CHANGES to the Personal Property Security Act will overturn long-held concepts of ownership and title when implemented in the new financial year and will have wide ranging implications, according to a Varsity Lakes law firm.
The Federal Government legislation comes into effect from October and will include providing methods for determining which party holds priority over an asset. Another key provision allows complying businesses to outrank banks as secured creditors if trade debtors go into insolvency.
MBA Lawyers partner Clayton Glenister (pictured), says the Act ‘is complex’ and could deprive parties of the right to certain assets unless ownership is placed on the newly created Personal Properties Securities (PPS) Register.
“Under the Act, the concept of title becomes irrelevant and in its place there is ‘security interest’, which is defined as a transaction that ‘in substance secures the payment or performance of an obligation’,” says Glenister.
“At base, the Act assumes in event of insolvency an asset is available for sale regardless of title unless security over it is ‘perfected’ by the true owner. Title no longer delivers rights over assets and the Act has broad implications, especially for enterprises that lease out equipment or supply goods on delayed-settlement terms.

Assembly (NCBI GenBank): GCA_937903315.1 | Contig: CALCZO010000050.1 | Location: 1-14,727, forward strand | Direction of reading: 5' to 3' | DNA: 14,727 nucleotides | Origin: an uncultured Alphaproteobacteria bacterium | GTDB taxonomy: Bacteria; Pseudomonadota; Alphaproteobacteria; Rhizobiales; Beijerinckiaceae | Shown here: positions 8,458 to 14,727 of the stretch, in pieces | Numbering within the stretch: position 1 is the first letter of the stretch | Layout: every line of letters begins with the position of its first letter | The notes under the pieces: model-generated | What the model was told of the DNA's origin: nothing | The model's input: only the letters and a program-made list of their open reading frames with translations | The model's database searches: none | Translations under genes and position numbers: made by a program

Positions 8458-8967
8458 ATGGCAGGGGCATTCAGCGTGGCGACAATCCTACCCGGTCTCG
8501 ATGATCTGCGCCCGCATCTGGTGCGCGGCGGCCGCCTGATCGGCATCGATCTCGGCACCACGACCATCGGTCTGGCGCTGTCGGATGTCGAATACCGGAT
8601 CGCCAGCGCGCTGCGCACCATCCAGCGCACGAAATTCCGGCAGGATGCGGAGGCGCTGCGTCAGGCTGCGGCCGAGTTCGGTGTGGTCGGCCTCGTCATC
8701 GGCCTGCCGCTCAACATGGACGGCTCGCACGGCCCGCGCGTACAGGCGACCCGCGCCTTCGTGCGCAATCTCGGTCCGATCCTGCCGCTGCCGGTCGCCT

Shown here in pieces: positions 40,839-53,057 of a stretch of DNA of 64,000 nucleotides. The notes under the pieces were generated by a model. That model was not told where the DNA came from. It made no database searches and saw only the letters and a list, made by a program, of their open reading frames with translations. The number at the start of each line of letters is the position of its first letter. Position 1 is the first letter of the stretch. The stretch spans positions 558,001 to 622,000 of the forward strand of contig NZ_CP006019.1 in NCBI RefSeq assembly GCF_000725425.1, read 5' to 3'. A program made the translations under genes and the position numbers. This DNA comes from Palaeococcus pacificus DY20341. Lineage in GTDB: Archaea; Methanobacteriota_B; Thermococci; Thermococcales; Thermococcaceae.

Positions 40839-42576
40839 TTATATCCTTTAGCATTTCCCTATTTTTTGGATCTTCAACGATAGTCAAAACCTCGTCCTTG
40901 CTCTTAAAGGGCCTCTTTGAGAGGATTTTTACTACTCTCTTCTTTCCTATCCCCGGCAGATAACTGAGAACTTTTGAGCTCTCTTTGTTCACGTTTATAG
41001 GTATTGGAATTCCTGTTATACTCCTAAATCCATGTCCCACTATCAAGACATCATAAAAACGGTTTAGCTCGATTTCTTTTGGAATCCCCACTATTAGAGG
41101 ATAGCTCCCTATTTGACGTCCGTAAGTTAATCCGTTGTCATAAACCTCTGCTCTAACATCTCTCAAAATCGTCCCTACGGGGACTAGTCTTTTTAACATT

“The PPS Register provides a two-year grace period and we urge all business people to seek legal advice to ensure they correctly secure their interests.”
The Act encompasses debentures, chattel mortgages, retention of title, hire purchase, leases exceeding one year, assignments of debt, consignments, and security trust deeds.
Its single register replaces many others, including ASIC’s Register of Charges, and the Register of Encumbered Vehicles, and introduces a single regime based on the substance of the transaction.
Glenister says the legislation was intended to streamline formal insolvency processes, but in practice has much wider application.
“Those businesses that comply with this new legislation stand to reap the rewards as they outrank the banks in the event of insolvency,” he says.
“This is a major windfall for those businesses in the event of insolvency as they can be the highest secured creditor, meaning they are first in line. To ensure ownership rights over assets, it is essential that parties seek legal advice, develop a plan to minimise risk and list their interests on the PPS register.”
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